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Dump flawed employee assistance programmes

Life has changed substantially throughout the pandemic and the workplace has changed with it. It would be willfully ignorant to continue using the same outdated systems that we used to use, despite the dramatic changes to the way we work.

One such system is the employee assistance programme (EAP), a performative way for employers to demonstrate that they care about their employees that doesn’t actually benefit them all that much, and holds HR teams back from achieving their full potential within the workplace.

The effectiveness of EAPs:

New tool measures EAP effectiveness

How HR can make the most of EAPs

Evaluating EAP effectiveness: Need for change

Led by an ever-stronger employee voice, businesses must adapt to stay in the race for talent. With multiple surveys showing that employees are leaving businesses where they feel a lack of support for their wellbeing, we explored this further to investigate if the EAP model is broken.

EAPs have their merits, but they’re no longer fit for purpose.

You wouldn’t want to use obsolete systems elsewhere in your business, so why are businesses still insisting on using these for their employees?

They were originally developed in the 1970s to suit large businesses, but where does that leave SMEs that require support for employees?

While EAPs have had proven benefits for businesses, the results for employees aren’t so clear, and with HR effectively being the mediator between employee and employer, this can have a significant effect on their ability to carry out their role to its fullest potential.

The average waiting time for counselling via an EAP has increased to six weeks, which could be devastating for an employee seeking urgent mental healthcare and would be off-putting to those seeking counselling as a preventative measure. How can an EAP be fit for purpose if it fails to fulfil its primary goal?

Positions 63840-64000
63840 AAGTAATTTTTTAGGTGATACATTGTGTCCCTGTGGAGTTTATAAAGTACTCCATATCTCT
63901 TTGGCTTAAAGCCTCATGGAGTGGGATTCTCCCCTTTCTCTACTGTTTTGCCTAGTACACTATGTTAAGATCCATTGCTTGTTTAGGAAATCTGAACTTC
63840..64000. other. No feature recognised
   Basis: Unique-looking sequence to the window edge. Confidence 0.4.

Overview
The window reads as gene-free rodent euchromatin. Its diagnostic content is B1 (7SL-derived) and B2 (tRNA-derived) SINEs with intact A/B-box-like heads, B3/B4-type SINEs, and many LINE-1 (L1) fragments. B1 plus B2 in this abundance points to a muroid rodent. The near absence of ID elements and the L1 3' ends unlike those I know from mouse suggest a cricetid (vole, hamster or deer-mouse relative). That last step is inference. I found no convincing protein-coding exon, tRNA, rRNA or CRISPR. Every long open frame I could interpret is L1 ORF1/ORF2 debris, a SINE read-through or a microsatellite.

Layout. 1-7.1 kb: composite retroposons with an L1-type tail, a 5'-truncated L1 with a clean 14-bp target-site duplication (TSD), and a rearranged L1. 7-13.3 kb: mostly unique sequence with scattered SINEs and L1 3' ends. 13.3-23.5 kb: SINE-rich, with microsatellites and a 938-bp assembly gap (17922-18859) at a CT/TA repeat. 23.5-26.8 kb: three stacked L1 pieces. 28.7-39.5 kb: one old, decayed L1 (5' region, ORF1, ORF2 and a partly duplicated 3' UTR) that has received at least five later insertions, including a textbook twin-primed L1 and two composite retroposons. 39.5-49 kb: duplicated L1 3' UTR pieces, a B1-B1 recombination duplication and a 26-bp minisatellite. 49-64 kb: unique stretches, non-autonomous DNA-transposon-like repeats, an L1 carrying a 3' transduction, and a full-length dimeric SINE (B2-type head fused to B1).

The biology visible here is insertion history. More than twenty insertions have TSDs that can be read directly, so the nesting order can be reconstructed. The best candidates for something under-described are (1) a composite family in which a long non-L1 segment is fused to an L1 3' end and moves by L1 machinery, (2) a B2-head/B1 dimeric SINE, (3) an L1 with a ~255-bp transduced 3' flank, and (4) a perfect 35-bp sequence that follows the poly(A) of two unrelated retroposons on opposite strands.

EAPs are a reactive support mechanism, which most employees will not use because they believe EAPs are a service you use only when you have an issue – and many employees will not want to be seen as having an issue.

A more appropriate solution would be to have a remote platform that employees can self-refer to, and access everything from physiotherapy to mental healthcare.

By putting health back in the hands of employees, they can be responsible for their own health and don’t face the barriers to access services that systems like EAPs put in place.

A self-referral system also makes more sense as it can be accessed whenever and wherever the employee requires, whether they’re in the office or working from home.

HR departments are already frustrated by the lack of quality business information on EAP usage.

Actual employee usage is startlingly low (on average 3%-5%), and while some could take this to mean that their employees are happy and content, the reality is that the alarming burnout and resignation rate at many businesses would say otherwise.

These reports are limited to showing the financial benefit but provide little in terms of detail that can allow the company to make internal adjustments for improved employee wellbeing.

According to 2020/21 research by EAPA, an increase in ROI was reported: £8.00 per £1.00 invested, compared with £7.27 in the previous year.

This return on investment shows that supporting employees pays off, but imagine what the ROI would be if a programme was offered to engage a more meaningful percentage of the workforce instead of only a few.

Jack Latus is CEO of Latus Health